Estes Park Town held their regular board meeting on Tuesday evening and after the pledge of allegiance a moment of silence was observed for Marc Thor Olson, the pilot who was killed in a plane crash on November 16 while protecting Estes Park from the Kruger Rock fire.
Rocky Mountain National Park (RMNP) Superintendent Darla Sidles and other park officials joined the meeting virtually to provide the board with an overview of 2021 operations and the plan for 2022. This information can be found. in a separate article here: https: // www. .eptrail.com / 2021/11/23 / rmnp-will-employer-reservation-system-in-2022 /
Western Heritage Financial Report
Estes Park Western Heritage, Inc. assists the city in running the annual rooftop rodeo and is required to submit an annual financial report to City Council. Western Heritage Board Chairman Mark Purdy was on hand to present the report.
Purdy reported that from October 2020 to September 2021, Western Heritage totaled $ 101,196 in revenue, including $ 68,650 from cash sponsorships, $ 31,246 from Rooftop Rodeo revenue and $ 1,300 from events from Fund raising.
Expenses totaled $ 46,709, including $ 37,857 in rodeo-related expenses, including an $ 11,000 scoreboard and television. A final payment of $ 11,872 on a loan spent to improve the arena brought Western Heritage’s net operating income to $ 42,615.
“For each indicator we had one of the best weeks on the roof ever [in 2021]”Purdy said.” The door [revenue] was the biggest, I think, we have ever had.
He attributes the success to expense control, increased sponsorship and profitability of the show.
“People learned to drink because of COVID,” Purdy joked.
The city spent or invested around $ 20,000 on the 2021 Rooftop Rodeo which drew thousands of visitors to the city during the week.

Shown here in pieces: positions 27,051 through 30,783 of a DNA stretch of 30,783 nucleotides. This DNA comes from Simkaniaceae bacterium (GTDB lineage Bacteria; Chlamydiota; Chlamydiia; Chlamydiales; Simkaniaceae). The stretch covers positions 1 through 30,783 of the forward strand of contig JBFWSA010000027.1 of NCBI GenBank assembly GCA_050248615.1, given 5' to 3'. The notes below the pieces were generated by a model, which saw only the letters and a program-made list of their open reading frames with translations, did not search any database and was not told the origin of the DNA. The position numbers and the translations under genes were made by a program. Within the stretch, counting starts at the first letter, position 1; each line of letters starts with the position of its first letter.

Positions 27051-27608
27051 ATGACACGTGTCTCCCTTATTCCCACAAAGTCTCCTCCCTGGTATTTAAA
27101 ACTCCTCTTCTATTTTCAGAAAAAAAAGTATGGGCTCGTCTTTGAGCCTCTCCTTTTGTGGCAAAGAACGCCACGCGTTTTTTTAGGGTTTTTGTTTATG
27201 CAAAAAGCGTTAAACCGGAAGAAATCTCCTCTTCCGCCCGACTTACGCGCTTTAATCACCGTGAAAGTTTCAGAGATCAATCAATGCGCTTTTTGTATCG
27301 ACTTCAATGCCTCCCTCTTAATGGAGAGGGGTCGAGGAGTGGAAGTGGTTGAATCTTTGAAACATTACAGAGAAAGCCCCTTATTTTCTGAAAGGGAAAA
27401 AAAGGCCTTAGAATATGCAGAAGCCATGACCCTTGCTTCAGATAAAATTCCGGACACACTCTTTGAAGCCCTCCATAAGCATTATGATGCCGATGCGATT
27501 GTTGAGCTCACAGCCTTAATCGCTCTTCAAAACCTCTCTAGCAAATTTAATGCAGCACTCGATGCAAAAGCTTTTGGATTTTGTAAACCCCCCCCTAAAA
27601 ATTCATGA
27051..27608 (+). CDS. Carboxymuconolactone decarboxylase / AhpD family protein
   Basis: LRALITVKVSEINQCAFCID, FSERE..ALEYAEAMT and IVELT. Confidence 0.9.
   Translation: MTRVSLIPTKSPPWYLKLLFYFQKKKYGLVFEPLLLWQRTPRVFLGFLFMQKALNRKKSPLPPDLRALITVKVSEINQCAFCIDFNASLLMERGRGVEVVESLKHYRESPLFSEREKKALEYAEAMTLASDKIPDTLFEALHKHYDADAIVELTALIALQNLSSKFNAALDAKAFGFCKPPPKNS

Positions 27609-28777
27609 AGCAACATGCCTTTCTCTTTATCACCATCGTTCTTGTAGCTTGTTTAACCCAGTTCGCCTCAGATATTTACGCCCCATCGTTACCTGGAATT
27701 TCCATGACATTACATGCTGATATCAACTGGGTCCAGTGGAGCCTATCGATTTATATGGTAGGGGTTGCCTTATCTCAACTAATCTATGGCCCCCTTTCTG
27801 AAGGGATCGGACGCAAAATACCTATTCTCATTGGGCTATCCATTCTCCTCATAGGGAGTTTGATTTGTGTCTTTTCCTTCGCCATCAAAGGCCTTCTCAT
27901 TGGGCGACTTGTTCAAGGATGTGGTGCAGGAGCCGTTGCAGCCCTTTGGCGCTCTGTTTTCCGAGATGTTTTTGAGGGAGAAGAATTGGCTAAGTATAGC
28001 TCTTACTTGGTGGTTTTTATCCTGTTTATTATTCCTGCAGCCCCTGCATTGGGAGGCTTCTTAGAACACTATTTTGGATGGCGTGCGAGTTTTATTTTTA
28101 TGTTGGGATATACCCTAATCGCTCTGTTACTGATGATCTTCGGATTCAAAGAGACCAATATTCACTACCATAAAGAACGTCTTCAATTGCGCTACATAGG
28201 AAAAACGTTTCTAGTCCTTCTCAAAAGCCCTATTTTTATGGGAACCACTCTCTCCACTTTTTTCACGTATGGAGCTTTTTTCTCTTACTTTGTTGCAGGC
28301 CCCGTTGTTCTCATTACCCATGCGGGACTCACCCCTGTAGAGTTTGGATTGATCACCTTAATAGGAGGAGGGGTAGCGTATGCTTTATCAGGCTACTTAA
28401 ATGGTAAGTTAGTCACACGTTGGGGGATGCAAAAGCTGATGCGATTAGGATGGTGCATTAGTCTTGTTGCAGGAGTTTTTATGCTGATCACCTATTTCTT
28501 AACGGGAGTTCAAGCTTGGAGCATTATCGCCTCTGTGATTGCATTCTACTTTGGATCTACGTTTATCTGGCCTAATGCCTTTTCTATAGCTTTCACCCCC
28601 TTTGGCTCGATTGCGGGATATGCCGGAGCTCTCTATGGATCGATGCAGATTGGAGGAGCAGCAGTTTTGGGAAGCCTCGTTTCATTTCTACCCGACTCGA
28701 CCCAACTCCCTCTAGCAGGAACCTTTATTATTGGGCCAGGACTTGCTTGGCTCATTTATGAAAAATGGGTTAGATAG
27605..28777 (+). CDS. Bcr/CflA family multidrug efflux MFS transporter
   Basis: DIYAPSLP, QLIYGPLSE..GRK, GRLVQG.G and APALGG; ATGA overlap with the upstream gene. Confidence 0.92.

Funding for Opioid Settlement
Passage of resolution 83-21 ensures that Estes Park will receive funds to help fight the opioid crisis in the state.
Nationwide settlements have been reached with the ‘Big 3’ opioid distributors (McKesson, Cardinal Health and AmerisourceBergen) as well as opioid maker Johnson & Johnson, according to Deputy City Administrator Jason Damweber. state and local government claims that these companies have contributed. to the opioid epidemic.
Claims pending include those raised by local governments in a nationwide class action lawsuit. More information on these settlements can be found at https://nationalopioidsettlement.com/.
Last month, city staff were told that the Colorado Legal Department had reached an agreement with local Colorado governments to distribute opioid settlement and recovery funds to local counties and municipalities.
“To maximize settlement funds within Colorado, which will be used to help resolve and reduce the opioid crisis, it is important that all counties and municipalities in Colorado participate in these regulations and the distribution process by signing [the Memorandum of Understanding]”said Damweber.
Signing the MoU will help maximize the settlement funds distributed to the state and ultimately our region (County of Larimer) and give the city the opportunity to participate in the regional council and determine how the funds allocated to the region are spent.